Last year President Obama launched Power Africa, an initiative to double access to power in sub-Saharan Africa, where more than two-thirds of the population is without electricity. In a parallel move, the House Foreign Affairs Committee leadership introduced the Electrify Africa Act to encourage access to electricity in sub-Saharan Africa. Since then, there has been quite a bit of debate about how federal agencies can best provide support for sustainable energy access for the region. (See related post: “As U.S. Plans $7 Billion Effort to Electrify Africa, It Faces Challenges at Home.”)
On February 10, in the Council on Foreign Relations’ Energy, Security and Climate blog, Michael Levi posted a thoughtful piece entitled, “Is U.S. Fossil Fuel Policy Keeping Millions Poor?” This question is critical to not only how to most effectively use overseas investment and development funds, but how to transition the energy system at the household, regional, and global levels in a way that addresses the crippling problem of insufficient energy access for the global poor in an environmentally responsible way. This issue is one where we have done a considerable amount of analysis, and the results should be eye-opening to those looking largely retrospectively at the evolution of energy provision and end use technologies and policies. (See related organizations working on energy access solutions as grantees of the Great Energy Challenge.)
In the post Levi critiques a January 2014 memorandum by the nonprofit think tank, the Center for Global Development (CGD), which calls for weakening the landmark climate and development policy of the U.S. government’s development finance agency, the Overseas Private Investment Corporation (OPIC). This policy, which requires OPIC to reduce its fossil fuel financing and increase its renewable energy financing, has shifted the agency from providing $131 million in renewable energy projects in 2009 to now around $1 billion annually—roughly 30 percent of total agency financing—to the developing world. This transition away from fossil fuels to a renewables-intensive portfolio is consistent with both the global imperative to reduce carbon emissions, and the very pressing need that United National Secretary General Ban Ki-moon has identified as a crippling issue for the global poor: energy access. (See related story: “Five Surprising Facts About Energy Poverty.”)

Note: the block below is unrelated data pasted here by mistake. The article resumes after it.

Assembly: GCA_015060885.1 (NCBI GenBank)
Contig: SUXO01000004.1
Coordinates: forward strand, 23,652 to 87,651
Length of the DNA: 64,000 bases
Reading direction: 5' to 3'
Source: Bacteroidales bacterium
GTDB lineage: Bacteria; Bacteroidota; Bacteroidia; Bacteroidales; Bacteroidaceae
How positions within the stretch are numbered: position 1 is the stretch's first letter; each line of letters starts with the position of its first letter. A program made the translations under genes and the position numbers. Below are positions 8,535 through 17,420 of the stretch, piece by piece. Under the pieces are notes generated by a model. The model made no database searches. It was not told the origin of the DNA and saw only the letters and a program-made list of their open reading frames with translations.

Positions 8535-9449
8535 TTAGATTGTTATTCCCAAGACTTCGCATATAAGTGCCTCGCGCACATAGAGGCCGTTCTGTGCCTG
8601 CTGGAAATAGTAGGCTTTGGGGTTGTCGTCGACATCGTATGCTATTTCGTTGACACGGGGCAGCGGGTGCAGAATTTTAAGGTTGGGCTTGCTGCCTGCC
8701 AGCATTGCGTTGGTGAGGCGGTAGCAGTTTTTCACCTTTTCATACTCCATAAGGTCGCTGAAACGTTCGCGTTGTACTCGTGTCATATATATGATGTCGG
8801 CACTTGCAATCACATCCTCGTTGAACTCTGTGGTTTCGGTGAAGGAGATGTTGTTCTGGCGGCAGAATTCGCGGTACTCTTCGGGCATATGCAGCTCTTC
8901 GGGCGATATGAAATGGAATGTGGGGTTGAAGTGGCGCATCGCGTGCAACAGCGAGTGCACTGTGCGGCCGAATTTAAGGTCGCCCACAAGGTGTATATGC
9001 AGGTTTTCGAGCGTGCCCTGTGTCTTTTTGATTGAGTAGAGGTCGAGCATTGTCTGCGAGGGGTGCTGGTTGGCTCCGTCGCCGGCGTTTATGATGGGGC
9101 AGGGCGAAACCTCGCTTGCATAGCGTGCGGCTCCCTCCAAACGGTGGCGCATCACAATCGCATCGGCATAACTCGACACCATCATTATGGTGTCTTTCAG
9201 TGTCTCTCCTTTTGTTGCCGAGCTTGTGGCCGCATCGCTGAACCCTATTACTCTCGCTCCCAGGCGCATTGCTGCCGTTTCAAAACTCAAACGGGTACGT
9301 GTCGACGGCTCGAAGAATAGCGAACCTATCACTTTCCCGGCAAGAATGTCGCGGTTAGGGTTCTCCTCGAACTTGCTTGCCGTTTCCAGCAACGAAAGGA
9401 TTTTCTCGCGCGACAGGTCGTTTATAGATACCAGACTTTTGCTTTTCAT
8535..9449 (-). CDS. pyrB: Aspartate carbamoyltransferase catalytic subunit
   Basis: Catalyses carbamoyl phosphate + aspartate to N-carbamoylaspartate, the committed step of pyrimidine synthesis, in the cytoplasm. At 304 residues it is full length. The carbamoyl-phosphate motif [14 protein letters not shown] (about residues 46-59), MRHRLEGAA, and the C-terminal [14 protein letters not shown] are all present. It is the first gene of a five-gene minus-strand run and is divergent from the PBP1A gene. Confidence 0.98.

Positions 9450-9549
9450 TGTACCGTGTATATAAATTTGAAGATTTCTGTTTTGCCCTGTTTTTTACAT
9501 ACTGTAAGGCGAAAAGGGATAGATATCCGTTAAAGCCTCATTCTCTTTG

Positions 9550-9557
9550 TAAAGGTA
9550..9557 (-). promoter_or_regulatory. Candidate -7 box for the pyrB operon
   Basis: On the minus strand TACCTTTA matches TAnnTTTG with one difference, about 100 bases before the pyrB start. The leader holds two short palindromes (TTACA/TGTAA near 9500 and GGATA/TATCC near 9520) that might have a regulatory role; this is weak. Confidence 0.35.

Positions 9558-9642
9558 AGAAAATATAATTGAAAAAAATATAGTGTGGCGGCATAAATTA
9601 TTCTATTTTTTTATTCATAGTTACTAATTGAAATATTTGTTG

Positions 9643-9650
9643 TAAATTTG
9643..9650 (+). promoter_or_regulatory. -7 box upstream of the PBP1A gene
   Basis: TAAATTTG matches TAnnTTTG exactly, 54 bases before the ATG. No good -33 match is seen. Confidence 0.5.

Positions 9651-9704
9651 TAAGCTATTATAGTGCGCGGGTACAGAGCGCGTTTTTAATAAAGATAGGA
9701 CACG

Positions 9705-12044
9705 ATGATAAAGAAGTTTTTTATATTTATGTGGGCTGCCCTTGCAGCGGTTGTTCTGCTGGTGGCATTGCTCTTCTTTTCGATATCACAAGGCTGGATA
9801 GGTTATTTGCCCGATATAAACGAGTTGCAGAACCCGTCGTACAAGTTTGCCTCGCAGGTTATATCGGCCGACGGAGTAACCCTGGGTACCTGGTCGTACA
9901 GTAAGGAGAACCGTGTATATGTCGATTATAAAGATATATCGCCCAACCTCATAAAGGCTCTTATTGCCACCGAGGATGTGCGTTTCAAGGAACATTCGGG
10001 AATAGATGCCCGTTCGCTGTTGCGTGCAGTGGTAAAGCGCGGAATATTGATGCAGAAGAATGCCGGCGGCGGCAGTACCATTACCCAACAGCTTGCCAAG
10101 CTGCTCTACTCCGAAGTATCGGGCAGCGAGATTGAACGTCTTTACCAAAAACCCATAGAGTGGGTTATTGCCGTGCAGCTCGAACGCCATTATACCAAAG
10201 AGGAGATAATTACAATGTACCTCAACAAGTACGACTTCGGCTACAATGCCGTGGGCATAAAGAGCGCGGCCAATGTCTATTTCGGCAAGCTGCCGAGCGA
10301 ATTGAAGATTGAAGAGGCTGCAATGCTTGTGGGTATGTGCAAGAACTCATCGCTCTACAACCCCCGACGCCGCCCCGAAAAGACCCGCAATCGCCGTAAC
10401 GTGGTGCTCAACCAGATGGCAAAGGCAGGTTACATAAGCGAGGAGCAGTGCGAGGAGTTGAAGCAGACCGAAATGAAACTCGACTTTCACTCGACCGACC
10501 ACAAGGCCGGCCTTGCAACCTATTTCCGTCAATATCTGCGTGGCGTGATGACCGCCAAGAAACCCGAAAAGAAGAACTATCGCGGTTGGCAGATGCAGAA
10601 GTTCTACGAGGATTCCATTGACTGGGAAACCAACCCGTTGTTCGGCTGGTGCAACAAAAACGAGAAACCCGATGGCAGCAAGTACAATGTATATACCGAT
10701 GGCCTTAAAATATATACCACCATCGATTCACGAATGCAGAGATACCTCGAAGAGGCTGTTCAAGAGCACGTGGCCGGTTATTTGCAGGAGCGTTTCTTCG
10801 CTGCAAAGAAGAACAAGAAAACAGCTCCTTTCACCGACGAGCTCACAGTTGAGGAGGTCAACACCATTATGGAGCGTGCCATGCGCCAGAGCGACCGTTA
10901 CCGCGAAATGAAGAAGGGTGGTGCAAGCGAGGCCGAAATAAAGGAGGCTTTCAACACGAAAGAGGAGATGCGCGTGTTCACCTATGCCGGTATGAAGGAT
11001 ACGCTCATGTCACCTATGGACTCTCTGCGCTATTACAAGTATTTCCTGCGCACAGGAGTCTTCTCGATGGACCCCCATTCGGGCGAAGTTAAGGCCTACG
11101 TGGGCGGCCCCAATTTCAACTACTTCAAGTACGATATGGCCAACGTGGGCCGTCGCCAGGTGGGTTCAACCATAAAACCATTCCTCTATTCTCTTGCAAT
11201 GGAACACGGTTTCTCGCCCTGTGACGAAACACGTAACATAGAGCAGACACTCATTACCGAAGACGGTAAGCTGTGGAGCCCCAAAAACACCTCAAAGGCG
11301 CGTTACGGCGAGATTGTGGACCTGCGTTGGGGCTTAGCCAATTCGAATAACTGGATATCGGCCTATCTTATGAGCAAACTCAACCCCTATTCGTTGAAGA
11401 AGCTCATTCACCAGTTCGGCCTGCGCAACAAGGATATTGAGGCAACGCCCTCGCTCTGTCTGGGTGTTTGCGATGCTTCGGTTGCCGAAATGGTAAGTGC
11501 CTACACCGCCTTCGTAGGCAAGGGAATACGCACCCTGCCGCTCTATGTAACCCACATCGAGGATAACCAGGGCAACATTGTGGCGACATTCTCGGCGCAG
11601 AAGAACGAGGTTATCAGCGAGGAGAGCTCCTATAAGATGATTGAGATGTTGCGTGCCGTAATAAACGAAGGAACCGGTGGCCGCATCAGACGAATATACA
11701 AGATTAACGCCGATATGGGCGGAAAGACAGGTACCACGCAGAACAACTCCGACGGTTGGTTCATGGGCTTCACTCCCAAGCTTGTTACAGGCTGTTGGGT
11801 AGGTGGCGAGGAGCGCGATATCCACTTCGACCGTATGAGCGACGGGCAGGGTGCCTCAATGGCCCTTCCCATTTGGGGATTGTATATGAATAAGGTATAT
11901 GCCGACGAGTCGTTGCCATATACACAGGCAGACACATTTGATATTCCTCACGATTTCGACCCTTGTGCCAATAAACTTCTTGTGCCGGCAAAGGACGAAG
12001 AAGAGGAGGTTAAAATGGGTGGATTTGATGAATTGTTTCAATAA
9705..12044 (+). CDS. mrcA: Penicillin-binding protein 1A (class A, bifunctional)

Yet, CGD argues that a revision of OPIC’s climate policy is needed to allow more financing for gas projects that could somehow result in more than 60 million additional people in poor nations gaining access to that electricity. Levi highlights a number of key issues, and in turn makes a set of important critiques, beginning with the finding that that CGD’s analysis is based on dubious assumptions of higher financing leveraging ratios of OPIC support for natural gas projects versus renewables, and that “historical leverage ratios do not tell us that for every additional dollar OPIC spends on gas the private sector will spend four. They actually tell us nothing about how much private investment a dollar of OPIC spending will leverage, because they don’t tell us what happens at the margin, and they don’t tell us anything about causality…It’s entirely possible that public spending on natural gas projects appears to leverage more private capital than spending on renewables does simply because more private capital is already there for natural gas than for renewables.” Levi also argues that CGD’s cost estimates focus on capital costs for plant construction and omit expensive fuel costs for gas plants over time—a problem that renewable energy does not face.
In fact, the CGD memo contains a number of problematic statements that warrant further exploration, namely: